The tip of the tongue is more sensitive than our fingertips.
A device could be use to transmit a camera’s video feed into moving patterns of electrical stimulation on the surface of the tongue.
Whenever we eat, speak or yawn, the movement of our jaw deforms the ear canal. These deformations could be converted into electrical energy used to power in-ear technology.
We have underestimated the energy potential of our ears: deformations in the ear canal could be used to power in-ear technologies.
People with tinnitus are more likely to have disturbed sleep.
Understanding why the two are connected could be key in finding treatments – or even a cure – for tinnitus
It’s intriguing how some people experience ASMR while others don’t - our latest research suggests that many ASMR responders are highly sensitive “orchids”.
Headphone designers have to balance scientific limitations with human preferences.
Vladimir Godnik via Getty Images
There is a lot to consider when buying a new pair of headphones. A professional musician and acoustics researcher explains how the science of sound and quirks of human hearing make for a great listening experience.
Wireless earphones have freed us from devices. It’s tempting to wear them all day for phone calls, podcasts and music but research into hearing aids suggests this can create a sticky problem.
Your voice, when played back to you, can sound unrecognizable.
If you’ve ever cringed after hearing a recording of yourself, you’re not alone.
Shuvuuia deserti depict a small predatory creature with exceptional night vision and hearing.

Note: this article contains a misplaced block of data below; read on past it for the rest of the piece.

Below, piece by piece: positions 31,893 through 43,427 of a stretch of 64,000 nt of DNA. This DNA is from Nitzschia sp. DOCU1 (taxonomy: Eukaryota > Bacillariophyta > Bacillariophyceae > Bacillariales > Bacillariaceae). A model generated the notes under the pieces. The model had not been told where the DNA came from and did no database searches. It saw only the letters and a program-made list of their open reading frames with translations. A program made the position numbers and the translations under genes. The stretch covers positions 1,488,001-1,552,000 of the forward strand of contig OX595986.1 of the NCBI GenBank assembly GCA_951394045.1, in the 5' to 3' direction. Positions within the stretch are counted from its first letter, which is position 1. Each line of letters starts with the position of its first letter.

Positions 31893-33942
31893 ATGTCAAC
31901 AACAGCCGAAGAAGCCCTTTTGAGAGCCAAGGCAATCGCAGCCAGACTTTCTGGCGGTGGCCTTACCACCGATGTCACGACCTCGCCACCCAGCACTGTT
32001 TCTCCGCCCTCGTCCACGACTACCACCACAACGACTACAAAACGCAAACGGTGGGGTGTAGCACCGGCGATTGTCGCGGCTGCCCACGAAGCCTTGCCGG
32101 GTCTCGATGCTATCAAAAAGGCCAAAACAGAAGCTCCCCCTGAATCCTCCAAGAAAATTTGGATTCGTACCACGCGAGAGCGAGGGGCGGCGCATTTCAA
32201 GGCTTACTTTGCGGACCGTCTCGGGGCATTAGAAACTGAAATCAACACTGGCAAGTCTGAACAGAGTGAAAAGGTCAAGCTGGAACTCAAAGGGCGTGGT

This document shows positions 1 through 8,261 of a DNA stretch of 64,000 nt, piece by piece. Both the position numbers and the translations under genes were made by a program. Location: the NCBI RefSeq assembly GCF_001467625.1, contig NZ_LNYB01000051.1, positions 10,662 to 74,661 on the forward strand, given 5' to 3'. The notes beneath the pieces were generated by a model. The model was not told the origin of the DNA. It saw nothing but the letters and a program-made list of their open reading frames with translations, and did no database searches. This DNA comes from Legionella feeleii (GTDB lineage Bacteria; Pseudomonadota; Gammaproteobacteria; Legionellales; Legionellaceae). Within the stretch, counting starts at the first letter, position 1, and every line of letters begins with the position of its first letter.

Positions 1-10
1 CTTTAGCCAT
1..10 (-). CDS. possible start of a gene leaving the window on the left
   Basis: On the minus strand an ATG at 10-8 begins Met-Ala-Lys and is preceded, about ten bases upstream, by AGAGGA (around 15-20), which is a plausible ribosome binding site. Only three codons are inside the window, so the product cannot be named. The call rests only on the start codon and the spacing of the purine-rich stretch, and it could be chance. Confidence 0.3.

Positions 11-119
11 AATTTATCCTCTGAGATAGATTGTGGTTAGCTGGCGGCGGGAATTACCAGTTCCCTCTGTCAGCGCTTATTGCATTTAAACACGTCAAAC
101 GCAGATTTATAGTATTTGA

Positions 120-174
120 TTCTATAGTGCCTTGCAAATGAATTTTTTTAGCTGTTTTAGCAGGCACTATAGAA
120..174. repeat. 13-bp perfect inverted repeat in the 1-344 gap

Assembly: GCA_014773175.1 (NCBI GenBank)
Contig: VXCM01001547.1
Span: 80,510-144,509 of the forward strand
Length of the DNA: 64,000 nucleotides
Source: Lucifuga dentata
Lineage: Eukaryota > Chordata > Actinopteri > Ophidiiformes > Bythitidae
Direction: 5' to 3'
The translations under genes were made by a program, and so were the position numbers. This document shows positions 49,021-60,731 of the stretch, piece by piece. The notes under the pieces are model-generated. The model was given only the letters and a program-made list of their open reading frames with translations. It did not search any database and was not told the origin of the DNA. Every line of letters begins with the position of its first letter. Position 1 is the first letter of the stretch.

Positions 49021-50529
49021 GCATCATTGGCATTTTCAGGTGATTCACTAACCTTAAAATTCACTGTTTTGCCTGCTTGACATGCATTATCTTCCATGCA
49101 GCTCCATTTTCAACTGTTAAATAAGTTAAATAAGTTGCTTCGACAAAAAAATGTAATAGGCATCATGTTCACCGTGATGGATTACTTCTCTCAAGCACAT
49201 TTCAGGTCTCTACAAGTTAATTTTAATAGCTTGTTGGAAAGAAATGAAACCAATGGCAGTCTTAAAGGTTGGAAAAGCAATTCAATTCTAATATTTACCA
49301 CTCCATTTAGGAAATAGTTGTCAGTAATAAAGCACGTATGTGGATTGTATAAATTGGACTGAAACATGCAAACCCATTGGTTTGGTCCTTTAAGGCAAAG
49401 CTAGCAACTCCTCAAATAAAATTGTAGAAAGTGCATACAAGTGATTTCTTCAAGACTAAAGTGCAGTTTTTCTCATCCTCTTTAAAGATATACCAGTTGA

Mick Ellison/American Natural History Museum
By looking at the eye bones and ear canals of extinct dinosaurs, researchers show that a small ancient predator likely hunted at night and had senses as good as a modern barn owl.
Around 40% of people with pre-existing tinnitus experienced a worsening of symptoms after contracting COVID-19.
Elena Abrazhevich/ Shutterstock
Higher levels of stress was just one of the reasons the hearing problem may have worsened for many people.
Around one in three people over 65 is affected by hearing loss.
Vova Shevchuk/ Shutterstock
Fruit flies, just like humans, are prone to age-related hearing loss.
Martin Valigursky Shutterstock.
Imagine being able to detect a smell from more than a kilometre away. Dogs can sniff out things from a greater distance than that.
Listening with the volume too high or for too long can cause permanent hearing loss, but there are ways we can minimise the risks.
An already tough situation is made worse for those with hearing loss.
Audiologists recommend enhanced communication strategies in the time of coronavirus to help the nearly 60 million Americans living with hearing loss in one or both ears.
No smell, no touch: People line up in Prague, Czech Republic, to get tested for the coronavirus.
All of the senses have been affected by the coronavirus pandemic, not because the senses have changed, but because the world has, writes a sensory historian.
Africa Studio/ Shutterstock
Children between 12 and 16 years old with mild-to-moderate hearing loss showed differences in their brain responses.
It’s the case of the missing ‘a.’
Nick Lehr/The Conversation via NASA
Armstrong always insisted that he said, ‘That’s one small step for a man.’ Yet everyone omits the ‘a’ when they repeat the quote. A linguist tries to get to the bottom of what happened.
Manufacturing sites are high noise working areas.
Israel Paul Nyarubeli
Measures to control or reduce workplace noise exposure are critical to reducing hearing loss in workers.
Do the eyes have it?
Would you rather lose your sense of touch or your vision? Here are the pros and cons of each, according to science.
People with auditory implants often experience music as horrible buzzes and beeps. New research may be able to help.
Imagine this with a sound track – sunset near Turtle Rock, Joshua Tree National Park.
NPS / Hannah Schwalbe
From bird songs to wind patterns, sound is a key but often underappreciated element of natural places. Learning how to listen to nature can alert us to changes in the environment before we see them.